Simplified: Mayor Paul TenHaken on Monday announced a "2050 vision" for what the city is calling the Riverline District east of downtown, and step one is allocating about $8 million for the city to purchase the land as the site of a future convention center.
Why it matters
- Monday's announcement comes a little over a year after the idea for the Riverline District was originally pitched as a way to redevelop a 10-acre site near the 10th Street viaduct between Nelson and Fawick Parks.
- Back then, the emphasis was on the potential for a new sports stadium or some other type of indoor recreation. But after about 1,600 community survey responses last year, TenHaken on Monday instead focused on the potential sales tax revenue a new, state-of-the-art convention center could bring to downtown Sioux Falls.
- The long-term pitch is for the existing convention center to be repurposed into an indoor recreation space – a point emphasized by the dozens of children who were bused in to be present for Monday's event, which included a number of games from basketball to soccer to pickleball.
"The cake is not baked at all," TenHaken said Monday of the Riverline District property. "This is purely a vision."
How did we get here?
The Riverline District vision started about a year and a half ago as part of the conversations during the Downtown 2035 vision planning.
- The parcel of land now known as the Riverline District became available in part because the state Department of Social Services currently located there is being moved to the new South Dakota One Stop building at Dawley Farms.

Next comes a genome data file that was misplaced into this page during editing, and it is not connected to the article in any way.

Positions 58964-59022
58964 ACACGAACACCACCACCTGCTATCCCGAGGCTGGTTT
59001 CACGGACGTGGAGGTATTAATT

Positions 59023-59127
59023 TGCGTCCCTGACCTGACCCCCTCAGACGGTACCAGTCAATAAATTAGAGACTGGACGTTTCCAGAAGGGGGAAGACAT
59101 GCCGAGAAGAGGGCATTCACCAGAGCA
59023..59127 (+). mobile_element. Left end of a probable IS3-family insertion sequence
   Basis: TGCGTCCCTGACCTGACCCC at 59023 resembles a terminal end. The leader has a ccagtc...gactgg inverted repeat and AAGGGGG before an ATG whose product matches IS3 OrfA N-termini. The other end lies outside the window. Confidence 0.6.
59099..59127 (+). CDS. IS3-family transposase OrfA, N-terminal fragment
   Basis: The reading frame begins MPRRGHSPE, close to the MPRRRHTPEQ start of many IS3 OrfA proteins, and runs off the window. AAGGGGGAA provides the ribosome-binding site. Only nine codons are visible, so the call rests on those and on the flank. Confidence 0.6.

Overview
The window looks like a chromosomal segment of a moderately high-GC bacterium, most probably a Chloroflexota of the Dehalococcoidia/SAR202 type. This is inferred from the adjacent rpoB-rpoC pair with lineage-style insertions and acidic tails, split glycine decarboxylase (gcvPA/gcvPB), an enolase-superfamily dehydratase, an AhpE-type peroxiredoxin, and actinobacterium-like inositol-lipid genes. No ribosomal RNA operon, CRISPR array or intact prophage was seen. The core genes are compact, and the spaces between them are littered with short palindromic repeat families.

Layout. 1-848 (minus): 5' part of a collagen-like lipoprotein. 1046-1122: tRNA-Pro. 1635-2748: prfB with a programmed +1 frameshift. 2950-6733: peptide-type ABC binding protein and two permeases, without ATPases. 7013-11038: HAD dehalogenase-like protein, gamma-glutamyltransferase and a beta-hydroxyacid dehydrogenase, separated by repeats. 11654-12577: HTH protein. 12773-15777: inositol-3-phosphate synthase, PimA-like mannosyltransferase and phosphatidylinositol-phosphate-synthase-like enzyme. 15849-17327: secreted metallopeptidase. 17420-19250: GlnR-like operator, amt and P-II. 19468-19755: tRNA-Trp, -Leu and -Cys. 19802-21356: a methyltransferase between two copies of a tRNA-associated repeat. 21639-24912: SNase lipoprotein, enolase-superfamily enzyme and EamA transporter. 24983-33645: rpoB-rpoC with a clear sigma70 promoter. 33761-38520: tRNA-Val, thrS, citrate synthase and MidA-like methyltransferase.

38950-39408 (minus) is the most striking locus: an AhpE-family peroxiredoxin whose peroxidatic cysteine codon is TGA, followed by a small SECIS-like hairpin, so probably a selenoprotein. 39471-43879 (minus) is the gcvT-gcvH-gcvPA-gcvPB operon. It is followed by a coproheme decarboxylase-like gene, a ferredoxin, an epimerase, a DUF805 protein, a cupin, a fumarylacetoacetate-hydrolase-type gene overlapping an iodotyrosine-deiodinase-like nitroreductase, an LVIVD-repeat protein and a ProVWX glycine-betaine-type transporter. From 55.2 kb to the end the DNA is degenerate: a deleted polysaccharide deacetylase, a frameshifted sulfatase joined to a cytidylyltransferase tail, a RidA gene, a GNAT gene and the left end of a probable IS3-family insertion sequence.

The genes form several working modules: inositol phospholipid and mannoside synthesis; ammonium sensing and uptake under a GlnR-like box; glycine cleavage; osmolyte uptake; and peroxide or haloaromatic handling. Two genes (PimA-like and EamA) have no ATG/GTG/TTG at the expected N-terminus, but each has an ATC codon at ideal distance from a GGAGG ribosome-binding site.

Over the last year, a group of 40 community members and business leaders have been working as the Friends of the Riverline District group – along with the city, Forward Sioux Falls and other economic development and tourism partners.
- A survey asking people for feedback about what they want saw 1,600 responses, and TenHaken said it was a "loud and clear" message that survey respondents didn't want a stadium downtown.
"If people don't think we're listening, we're listening," he said.
Tell me more about the new convention center
It's all a bit "pie in the sky" right now.
- There are some early renderings, but no actual plans are in place for what it'll look like, any potential public-private partnerships involved, parking, square footage, design or cost.
TenHaken said he knows it'll be bigger than the existing convention center. He also anticipates there'll be a full-service hotel involved, and his rough estimate for the total cost for the project was around $200 million to $250 million.
"Building a state-of-the-art convention center is not cheap," TenHaken said.
And then what happens to the existing convention center?
The vision is to turn it into an indoor recreation space to give kids another place to go in the winter months to run and play.
- Again, it's too soon to say what that might look like or cost, TenHaken said.
What about the Sioux Falls Arena, the Birdcage and the Premier Center?
That's the next big question. The city had paused its Event Center Campus task force while the Riverline District conversations were ongoing, but now that group will begin meeting again this week.
- TenHaken noted that perhaps the arena could also become indoor recreation space.
- He also said he knows more investments are needed at the Birdcage, and while he thinks moving a baseball stadium downtown would've reenergized community interest in the Sioux Falls Canaries, the community wasn't willing to take the gamble of building a downtown stadium.
What happens next?
Right now, the Sioux Falls Development Foundation is holding the land, and TenHaken said he intends for the city to purchase it for a total of $8 million in 2025.
Then, it's a matter of going back to the community for feedback about what this new convention center should look like and how the city will pay for it.